As tough as the economic outlook appears for the coming years, there will still be plenty of opportunities so please talk to us about your plans – we have considerable experience in helping our clients be successful!
Could your business cope with severe winter weather?
Weather and other disruptions can happen anywhere at any time. Taking time to plan and prepare your business can save you time and money when something untoward happens.
Creating a business continuity plan will help you understand and manage the risks faced in the event of extreme snowfall, flooding or similar.
Businesses are also advised to prepare a grab bag with essential items which can be easily accessed should the premises be evacuated or unable to be accessed.
Items such as a copy of key contact information, copies of insurance documentation, company cards and a copy of the business continuity plan can be included to ensure resilience can be achieved following an emergency.
Businesses are also encouraged to be aware that harsh weather conditions could leave staff unable to travel to work and therefore should evaluate the risks and provide solutions to being understaffed during this time.
Workers paid via umbrella companies
Umbrella companies are commonly used by employment agencies to pay temporary workers. HMRC are aware that some umbrella companies purport to avoid tax and claim to be able to maximise the worker’s take-home pay.
Legitimate umbrella companies employ workers and pay their wages through PAYE. As an employee of the umbrella company, the worker should have the same employment rights as a regular employee and has a right to a written employment contract. The worker has the right to be paid at least the National Minimum Wage and is entitled to holiday pay.
HMRC have recently updated their guidance which will help temporary staff identify whether the payment arrangements are legitimate, and also sets out their employment rights:
Some workers operating via umbrella companies may be concerned that they have become embroiled in a tax avoidance scheme. This could be indicated if they get:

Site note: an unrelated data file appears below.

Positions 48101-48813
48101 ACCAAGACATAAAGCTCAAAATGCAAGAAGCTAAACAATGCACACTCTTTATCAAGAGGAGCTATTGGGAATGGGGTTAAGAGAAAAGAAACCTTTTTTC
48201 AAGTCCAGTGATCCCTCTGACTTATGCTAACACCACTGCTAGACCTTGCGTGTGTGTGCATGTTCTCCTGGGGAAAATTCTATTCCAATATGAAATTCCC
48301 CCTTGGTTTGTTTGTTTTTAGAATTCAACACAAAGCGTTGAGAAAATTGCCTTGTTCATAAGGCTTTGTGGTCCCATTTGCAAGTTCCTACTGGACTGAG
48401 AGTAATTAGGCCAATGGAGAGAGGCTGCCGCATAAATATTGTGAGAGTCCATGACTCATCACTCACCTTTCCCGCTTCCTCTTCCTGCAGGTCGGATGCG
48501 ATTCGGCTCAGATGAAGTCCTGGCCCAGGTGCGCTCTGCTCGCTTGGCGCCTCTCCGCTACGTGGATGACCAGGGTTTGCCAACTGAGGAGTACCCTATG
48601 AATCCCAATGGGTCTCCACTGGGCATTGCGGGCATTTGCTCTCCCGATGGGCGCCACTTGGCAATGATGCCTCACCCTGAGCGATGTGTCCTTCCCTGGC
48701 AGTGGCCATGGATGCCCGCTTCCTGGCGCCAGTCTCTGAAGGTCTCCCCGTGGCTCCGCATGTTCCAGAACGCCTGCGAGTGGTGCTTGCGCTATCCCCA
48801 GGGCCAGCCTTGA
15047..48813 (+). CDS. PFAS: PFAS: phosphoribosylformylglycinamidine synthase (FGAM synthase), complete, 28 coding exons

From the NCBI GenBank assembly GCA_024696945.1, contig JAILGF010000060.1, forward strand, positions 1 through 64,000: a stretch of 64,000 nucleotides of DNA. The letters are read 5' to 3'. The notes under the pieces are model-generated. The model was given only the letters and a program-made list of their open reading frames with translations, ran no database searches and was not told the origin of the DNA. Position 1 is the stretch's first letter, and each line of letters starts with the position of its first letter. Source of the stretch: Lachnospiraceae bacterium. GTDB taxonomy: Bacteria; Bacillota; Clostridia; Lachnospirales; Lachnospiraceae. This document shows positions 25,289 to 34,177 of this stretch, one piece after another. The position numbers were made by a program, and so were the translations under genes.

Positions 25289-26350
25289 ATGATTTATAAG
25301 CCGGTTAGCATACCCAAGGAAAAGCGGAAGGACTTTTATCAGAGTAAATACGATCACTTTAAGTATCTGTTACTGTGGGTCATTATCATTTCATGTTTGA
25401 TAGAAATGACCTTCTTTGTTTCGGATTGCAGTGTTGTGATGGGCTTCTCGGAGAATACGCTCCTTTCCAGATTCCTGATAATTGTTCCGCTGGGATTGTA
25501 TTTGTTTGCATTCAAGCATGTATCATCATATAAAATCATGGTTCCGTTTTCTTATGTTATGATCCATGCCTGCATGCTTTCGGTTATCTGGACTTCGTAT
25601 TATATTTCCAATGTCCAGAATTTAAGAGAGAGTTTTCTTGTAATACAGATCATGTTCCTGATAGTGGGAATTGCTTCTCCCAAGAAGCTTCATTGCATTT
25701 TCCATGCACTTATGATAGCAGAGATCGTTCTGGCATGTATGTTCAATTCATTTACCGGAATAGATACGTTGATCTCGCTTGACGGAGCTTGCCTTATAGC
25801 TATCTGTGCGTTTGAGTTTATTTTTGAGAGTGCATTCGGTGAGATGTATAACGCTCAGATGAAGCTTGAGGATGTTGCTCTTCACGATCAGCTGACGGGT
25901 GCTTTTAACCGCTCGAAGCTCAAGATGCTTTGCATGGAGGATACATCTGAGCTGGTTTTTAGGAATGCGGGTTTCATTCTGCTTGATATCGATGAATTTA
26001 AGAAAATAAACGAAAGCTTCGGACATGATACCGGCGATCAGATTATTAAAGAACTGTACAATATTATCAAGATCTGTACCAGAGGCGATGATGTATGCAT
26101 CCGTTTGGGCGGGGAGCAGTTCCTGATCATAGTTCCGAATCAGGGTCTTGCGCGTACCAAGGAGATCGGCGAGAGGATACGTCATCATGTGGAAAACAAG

- A separate payment which they are told is not taxable, such as a loan.
- More money paid into their bank account than is shown on their payslip.
- A payment from someone other than the umbrella company, which has not been taxed.
- Asked to sign another agreement in addition to their employment contract.
The worker may be responsible for paying the tax underpaid. If they have concerns they should be made aware of HMRC guidance in spotlight 60.
Bank holiday for the Coronation of His Majesty King Charles III
An additional bank holiday has been proclaimed on Monday 8 May 2023 to mark the Coronation of His Majesty King Charles III. The Coronation takes place on Saturday 6 May 2023 and the bank holiday will fall on Monday 8 May 2023 to mark the occasion.
This bank holiday is in addition to the regular bank holidays that take place in May: Monday 1 May for May Day and Monday 29 May for the spring bank holiday.
Have your say on Welsh-speaking communities
The Commission for Welsh-speaking Communities was set up by the Welsh Government to make recommendations on how to make sure all Welsh-speaking communities can thrive.
The call for evidence will be crucial to their report, which will make recommendations to the government. They are looking to hear from members of the public and organisations.
The Commission wants to hear your views on all kinds of issues affecting Welsh-speaking communities, from housing and education to community development and regeneration.
The call for evidence opened on 9 November 2022 and responses should be submitted by 13 January 2023.
Strengthening Welsh-speaking communities is central to the Welsh Government’s strategy of doubling the daily use of Welsh by 2050.